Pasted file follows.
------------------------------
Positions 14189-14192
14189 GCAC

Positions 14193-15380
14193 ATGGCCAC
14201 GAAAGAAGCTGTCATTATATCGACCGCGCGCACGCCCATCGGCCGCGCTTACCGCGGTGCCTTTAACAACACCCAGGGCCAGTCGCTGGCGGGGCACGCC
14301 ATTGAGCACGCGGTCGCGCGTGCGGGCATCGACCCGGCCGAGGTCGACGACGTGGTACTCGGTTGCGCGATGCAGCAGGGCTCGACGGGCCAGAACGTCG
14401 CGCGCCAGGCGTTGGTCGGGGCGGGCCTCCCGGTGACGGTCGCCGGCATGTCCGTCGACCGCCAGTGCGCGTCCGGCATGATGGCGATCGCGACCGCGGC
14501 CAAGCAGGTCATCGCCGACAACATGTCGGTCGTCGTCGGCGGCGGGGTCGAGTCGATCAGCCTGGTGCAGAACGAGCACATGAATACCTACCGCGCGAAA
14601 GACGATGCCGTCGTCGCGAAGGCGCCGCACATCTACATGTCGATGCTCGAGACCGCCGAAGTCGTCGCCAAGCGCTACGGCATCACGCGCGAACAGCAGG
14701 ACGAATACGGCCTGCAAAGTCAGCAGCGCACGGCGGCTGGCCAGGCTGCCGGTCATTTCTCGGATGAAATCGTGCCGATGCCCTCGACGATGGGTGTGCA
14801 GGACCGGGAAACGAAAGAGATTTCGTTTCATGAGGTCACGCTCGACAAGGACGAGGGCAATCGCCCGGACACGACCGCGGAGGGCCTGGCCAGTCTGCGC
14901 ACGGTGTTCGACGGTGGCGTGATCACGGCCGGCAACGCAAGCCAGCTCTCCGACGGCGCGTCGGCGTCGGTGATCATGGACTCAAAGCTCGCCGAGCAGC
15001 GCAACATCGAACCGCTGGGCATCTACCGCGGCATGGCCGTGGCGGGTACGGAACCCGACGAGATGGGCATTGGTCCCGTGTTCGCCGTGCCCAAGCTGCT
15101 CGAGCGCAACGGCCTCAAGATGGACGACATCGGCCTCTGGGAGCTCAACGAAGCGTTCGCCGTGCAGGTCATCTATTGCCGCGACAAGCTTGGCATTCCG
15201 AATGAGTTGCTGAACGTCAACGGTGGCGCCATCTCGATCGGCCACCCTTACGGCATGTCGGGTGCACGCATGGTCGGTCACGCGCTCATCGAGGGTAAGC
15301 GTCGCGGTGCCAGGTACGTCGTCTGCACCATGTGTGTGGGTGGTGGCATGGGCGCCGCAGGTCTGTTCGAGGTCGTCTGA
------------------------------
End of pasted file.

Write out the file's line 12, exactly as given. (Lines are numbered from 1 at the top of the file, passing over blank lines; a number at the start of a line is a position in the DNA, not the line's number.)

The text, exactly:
14901 ACGGTGTTCGACGGTGGCGTGATCACGGCCGGCAACGCAAGCCAGCTCTCCGACGGCGCGTCGGCGTCGGTGATCATGGACTCAAAGCTCGCCGAGCAGC